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Re: [cdt-dev] Re: [ptp-dev] Compiler support

Thanks Chris,

I'm digging into the MBS extensibility documentation and the relevant
xml files in the MBS plugins right now.  It looks like everything we
need is here, with some assembly required.  Total generic compiler
support isn't necessary as long as we can turn off the options that
kill the compiler(s) in question.  Text fields for manual entry of
their diverse options should be fine for the time being.



On 7/27/07, Chris Recoskie <recoskie@xxxxxxxxxx> wrote:
> Hi Wyatt,
> Luckily (unluckily? :-P ) for you I lurk on ptp-dev... cross-posting to
> cdt-dev too...
> The idea behind managed build is that if you have to support another
> compiler, you write some new plugin.xml to support it.  If your compiler
> behaves sufficiently close to GCC/G++ then you can probably get away with
> just extending the compiler definitions already there and just overriding
> some things  (there is a notion of subclassing).  Or, you could hide the
> options that your compiler doesn't support.  I would say that Manged Build
> is already pretty tolerant of other toolchains because of this.
> It sounds like what you want is to have a toolchain that's fully editable
> in the UI.  It's an interesting idea, but in order to make it functional
> enough to even support the average toolchain, I think you will essentially
> end up replicating all of the stuff that we already have in the managed
> build extension point.  While it may be advantageous to users to not force
> them to learn how to create Eclipse plug-ins in order to create a new
> toolchain or tweak an existing one, I think the effort you'd have to expend
> in order to make a full-fledged GUI-based tool editor would make it not
> worth it.  The capability is already there and the Managed Build System is
> actually one of the few decently documented areas of CDT, so I think that
> compiler integrators would have a relatively OK time of integrating a
> toolchain once they get over the initial learning curve of Eclipse..
> I'm not sure about the specifics of the compilers you're trying to support,
> but in general it is very hard to do a generic toolchain that can support
> almost everything.  All the compilers pretty much seem to have their own
> little quirks, and if you really tried to keep to the lowest common
> denominator then I don't think you'd have much left in your generic
> compiler.  However this idea might still be useful if you think in terms of
> creating a simple toolchain that can be subclassed so that people can fill
> in the rest with their own extensions, rather than an actual toolchain that
> people are going to try to run.  Again though, it depends on how much all
> the compilers you are trying to support actually have in common.
> Anyway, just my $0.02 CDN.  I don't want to discourage anyone from any
> ideas that they think add value.
> ===========================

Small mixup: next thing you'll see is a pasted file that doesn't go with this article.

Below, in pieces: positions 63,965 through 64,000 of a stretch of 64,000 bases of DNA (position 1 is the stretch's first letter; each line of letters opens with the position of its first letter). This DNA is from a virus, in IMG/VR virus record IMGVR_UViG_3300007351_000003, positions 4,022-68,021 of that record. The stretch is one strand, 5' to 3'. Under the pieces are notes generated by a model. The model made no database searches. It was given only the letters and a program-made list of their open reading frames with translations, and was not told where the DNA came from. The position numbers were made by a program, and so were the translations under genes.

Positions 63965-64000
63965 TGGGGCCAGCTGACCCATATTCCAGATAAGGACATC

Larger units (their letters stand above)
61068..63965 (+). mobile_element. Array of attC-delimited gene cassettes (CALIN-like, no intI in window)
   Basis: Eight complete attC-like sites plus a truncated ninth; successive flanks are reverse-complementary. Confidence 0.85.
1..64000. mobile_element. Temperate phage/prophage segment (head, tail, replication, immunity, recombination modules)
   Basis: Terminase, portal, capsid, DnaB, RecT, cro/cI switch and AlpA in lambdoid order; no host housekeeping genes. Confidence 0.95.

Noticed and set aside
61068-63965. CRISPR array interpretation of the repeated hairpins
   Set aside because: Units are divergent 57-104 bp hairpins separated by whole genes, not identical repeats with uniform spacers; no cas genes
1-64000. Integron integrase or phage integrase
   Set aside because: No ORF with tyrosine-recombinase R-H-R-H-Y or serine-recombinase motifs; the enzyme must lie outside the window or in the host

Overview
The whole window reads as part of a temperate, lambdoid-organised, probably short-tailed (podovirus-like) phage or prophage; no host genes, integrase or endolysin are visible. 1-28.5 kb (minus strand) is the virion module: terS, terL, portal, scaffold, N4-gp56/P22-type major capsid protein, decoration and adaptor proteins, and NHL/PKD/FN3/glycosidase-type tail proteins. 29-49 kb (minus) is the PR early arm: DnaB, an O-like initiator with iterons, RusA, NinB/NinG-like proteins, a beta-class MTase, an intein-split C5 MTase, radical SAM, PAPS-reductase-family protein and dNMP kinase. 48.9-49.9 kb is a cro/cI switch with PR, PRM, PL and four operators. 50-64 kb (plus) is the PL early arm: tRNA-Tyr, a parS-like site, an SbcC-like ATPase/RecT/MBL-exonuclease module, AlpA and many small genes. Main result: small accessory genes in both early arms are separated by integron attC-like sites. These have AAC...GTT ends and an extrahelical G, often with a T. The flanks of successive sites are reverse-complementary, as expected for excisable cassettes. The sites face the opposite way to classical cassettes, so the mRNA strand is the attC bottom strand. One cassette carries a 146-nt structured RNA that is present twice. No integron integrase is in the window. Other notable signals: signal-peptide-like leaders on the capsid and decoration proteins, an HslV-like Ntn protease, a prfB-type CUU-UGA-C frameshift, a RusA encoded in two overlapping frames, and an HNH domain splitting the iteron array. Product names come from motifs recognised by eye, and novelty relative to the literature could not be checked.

> Chris Recoskie
> Team Lead, IBM CDT Team
> IBM Toronto
>              wspear
>              <wspear@cs.uorego
>    >                                                     To
>              Sent by:                  "Parallel Tools Platform general
>              ptp-dev-bounces@e         developers" <ptp-dev@xxxxxxxxxxx>
>                                                     cc
>                                                                    Subject
>              27/07/2007 03:17          [ptp-dev] Compiler support
>              PM
>              Please respond to
>               Parallel Tools
>              Platform general
>                 developers
>              <ptp-dev@eclipse.
>                    org>
> Greetings,
> As Eclipse and the PTP have increased in interest to TAU users we've
> been encountering compatibility problems with people's projects.
> These issues are more fundamental than TAU or PTP functionality.  The
> CDT's managed make system makes assumptions that can make compiling a
> project with 'Other' compilers excessively complicated or impossible.
> For example, PGI compilers can't handle any of the standard -O
> optimization flags, but there isn't a way to turn them off in the
> managed build system.  I believe this is the only irremovable option,
> but the need to adjust and disable other unrecognized options has been
> annoying too.
> Supporting scientific and high performance software developers means
> supporting some of the more esoteric compilers as well as compiler
> wrapper scripts provided by various MPI versions.  As far as I am
> aware CDT only officially supports gnu, Intel and IBM compilers.
> Rather than create a new compiler configuration for every possible
> compiler, I suggest a generic compiler configuration that makes no
> assumptions whatsoever about what options a compiler may or may not
> recognize, or at least one that allows the full editing or removal of
> its compiler options and defaults to a minimal set.
> I've started looking at the CDT's build-configuration plugins, but I
> am not sure if this is something I should suggest to the  CDT or
> something that ought to be worked on under the PTP's banner.  However,
> until the managed builder becomes more tolerant of compiler diversity,
> we have potential users who aren't going to be able to enjoy the whole
> TAU/Eclipse/PTP package.
> Does anyone have any thoughts on this, or know of a project already in
> the works that might address the issue?
> Thanks,
> Wyatt
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